When we got home, I traded her unsafe candy for a Halloween treats bag: Bonne Belle lip balm, stickers, safe candy and a Halloween book. She loved it!

By the next year, she was running back to me to hand me Snickers bars and the running to the next house without a second thought. Let me tell you, people love their Snickers. I had a bag full of them by the end of the night. No matter. Being with her buddies and dressing up was enough for my daughter--plus she knew she got her own special goody bag later.

A lot of you may wonder "what's the point" about trick-or-treating with nut allergies but if your child really wants to do it, I say go for it. It's a way to show them that they can participate with other kids, while still being careful about their allergy. Now that my daughter is older and her trick-or-treating days are numbered, I'm so glad she enjoyed this. I don't think she'll remember the bag full of Snickers as much as she'll remember the good times she had dressing up, seeing "spooky" decorations and running around in the dark with her friends

Thursday, October 20, 2011

Food Allergy Alert: Tree Nut Oils and Rolling Pins

Baking season is upon us--pies, rolled out cookies and more items that might use rolling pins.

As if we didn't already have enough to think about with cross-contact of foods in the kitchen, recently Karen of the food allergy blog, Avoiding Milk Protein, shared some helpful but startling news with me about the Timber Treasure brand of rolling pins that are treated with nut oils. Click the link and scroll down to see the product.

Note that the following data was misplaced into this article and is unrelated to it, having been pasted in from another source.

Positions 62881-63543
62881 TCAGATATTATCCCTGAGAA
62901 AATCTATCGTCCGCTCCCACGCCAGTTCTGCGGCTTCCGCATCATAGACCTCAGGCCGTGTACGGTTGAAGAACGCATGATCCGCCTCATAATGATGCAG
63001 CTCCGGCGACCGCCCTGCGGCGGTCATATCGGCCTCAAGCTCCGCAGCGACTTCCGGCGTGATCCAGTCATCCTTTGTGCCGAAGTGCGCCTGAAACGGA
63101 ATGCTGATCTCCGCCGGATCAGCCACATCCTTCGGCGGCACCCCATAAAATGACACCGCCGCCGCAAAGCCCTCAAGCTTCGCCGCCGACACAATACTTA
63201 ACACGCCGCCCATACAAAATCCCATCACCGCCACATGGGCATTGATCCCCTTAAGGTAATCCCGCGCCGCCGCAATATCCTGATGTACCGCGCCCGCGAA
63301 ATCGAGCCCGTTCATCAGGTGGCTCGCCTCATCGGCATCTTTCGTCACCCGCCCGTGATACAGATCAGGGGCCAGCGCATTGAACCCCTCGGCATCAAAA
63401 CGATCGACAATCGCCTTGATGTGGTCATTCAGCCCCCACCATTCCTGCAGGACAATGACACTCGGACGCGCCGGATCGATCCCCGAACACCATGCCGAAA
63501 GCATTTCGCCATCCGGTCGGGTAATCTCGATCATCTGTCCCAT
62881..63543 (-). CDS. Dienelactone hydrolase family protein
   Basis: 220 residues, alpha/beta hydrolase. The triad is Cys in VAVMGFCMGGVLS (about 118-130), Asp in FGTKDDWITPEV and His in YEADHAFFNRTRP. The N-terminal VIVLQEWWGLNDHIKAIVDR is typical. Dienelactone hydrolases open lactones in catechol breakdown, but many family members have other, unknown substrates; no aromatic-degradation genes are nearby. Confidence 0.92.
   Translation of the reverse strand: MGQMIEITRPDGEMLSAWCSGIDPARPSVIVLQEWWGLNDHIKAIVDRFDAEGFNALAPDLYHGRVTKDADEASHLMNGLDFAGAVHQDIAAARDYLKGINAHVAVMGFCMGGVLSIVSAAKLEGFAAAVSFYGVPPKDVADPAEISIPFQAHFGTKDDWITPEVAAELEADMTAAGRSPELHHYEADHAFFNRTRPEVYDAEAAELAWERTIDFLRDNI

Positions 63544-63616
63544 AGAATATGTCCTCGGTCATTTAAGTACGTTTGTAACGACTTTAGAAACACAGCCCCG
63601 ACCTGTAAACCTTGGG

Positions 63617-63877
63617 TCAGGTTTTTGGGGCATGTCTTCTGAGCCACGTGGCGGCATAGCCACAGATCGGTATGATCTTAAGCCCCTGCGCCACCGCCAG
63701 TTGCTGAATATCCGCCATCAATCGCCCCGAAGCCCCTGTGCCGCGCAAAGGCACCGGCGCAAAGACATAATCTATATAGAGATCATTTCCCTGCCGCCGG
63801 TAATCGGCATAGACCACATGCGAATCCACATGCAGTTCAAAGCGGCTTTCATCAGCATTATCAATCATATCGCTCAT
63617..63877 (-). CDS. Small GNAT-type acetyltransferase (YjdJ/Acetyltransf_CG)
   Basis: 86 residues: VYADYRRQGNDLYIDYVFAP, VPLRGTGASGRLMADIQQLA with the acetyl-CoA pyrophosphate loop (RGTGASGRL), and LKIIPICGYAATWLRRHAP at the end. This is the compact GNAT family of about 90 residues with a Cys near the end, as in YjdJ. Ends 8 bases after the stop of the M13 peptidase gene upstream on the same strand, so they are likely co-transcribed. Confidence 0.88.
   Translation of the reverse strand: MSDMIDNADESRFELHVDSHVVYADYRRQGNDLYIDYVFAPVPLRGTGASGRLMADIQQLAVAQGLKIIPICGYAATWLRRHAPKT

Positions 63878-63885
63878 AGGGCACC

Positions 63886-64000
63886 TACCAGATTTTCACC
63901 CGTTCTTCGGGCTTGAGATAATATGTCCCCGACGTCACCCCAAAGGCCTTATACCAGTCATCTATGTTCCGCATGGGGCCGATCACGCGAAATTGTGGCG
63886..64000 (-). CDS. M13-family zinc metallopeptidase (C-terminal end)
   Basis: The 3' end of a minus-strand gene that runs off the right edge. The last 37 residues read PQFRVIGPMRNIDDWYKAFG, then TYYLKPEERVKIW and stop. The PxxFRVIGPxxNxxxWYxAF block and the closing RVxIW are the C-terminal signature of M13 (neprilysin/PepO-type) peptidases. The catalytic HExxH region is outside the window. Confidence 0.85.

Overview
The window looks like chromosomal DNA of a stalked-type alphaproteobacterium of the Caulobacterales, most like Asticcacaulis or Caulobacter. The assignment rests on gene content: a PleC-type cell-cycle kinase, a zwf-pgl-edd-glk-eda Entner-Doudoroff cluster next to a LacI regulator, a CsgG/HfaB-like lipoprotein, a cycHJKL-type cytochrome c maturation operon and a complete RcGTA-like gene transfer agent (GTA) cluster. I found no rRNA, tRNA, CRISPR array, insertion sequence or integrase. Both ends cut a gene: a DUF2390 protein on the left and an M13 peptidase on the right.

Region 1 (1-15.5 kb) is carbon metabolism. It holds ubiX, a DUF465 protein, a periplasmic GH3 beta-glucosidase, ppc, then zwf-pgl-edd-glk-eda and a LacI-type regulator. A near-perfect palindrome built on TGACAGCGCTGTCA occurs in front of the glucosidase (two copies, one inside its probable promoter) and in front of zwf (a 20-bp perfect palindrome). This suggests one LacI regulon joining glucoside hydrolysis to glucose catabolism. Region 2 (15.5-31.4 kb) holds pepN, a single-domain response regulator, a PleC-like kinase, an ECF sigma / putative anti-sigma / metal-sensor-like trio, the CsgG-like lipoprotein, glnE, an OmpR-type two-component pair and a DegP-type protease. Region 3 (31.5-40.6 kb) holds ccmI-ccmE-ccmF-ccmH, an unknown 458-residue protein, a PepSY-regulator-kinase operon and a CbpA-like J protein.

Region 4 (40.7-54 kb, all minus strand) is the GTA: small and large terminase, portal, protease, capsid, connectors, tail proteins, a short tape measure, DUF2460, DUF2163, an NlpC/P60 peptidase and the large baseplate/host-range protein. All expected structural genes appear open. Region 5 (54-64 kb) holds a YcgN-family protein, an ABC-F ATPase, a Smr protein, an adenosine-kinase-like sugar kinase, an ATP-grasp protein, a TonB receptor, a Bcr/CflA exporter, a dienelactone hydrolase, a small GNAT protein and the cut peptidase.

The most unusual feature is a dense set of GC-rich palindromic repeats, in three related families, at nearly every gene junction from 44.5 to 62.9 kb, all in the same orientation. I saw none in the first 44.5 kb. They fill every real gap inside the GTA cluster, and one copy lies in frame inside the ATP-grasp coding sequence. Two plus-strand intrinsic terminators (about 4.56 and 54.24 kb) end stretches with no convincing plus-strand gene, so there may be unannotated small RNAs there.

I'm not an advocate of letting others bake for our allergic kids unless they deal with the exact same food allergies, or are part of that small group of family or friends that understand cross-contact, etc. Because cross contact can occur so easily in a kitchen, I think it's just safer to do the baking ourselves. Cookies and pies are about enjoyment, not about thinking "What's in this? Can it make me sick?" So not appetizing!

This rolling pin issue is just one more reason we have to be really careful when letting others bake for us. How many people are going to check to see if their rolling pin has been treated with nut oils?

One option is to use a plastic or metal rolling pin. However, I've used a wooden rolling pin for years, without incident but it was not treated with any oil. Usually the "nicer" or gourmet cooking tools have more bells and whistles, so I always check those. I don't want everyone worrying that everything they touch contains peanut or tree nut, but the bottom line is that you have to check even the non-edible items.

For more info on non-edible items that contain tree nut or peanut matter, check Karen's list, available on her web site, and if you have concerns about any of these items, check with your allergist for information on risk.

Thanks to Karen for her helpful info!

Tuesday, October 18, 2011

Food Allergy Product Review: Enjoy Life Foods Seeds and Fruits, Plus a Recipe!

When old friends Enjoy Life Foods told me they were sending me their updated trail mix product, now in new packaging and renamed "Seeds and Fruits" of course I said "bring it on." They make all of their products in a dedicated nut-free facility and they are free of the top 8allergens plus a few more.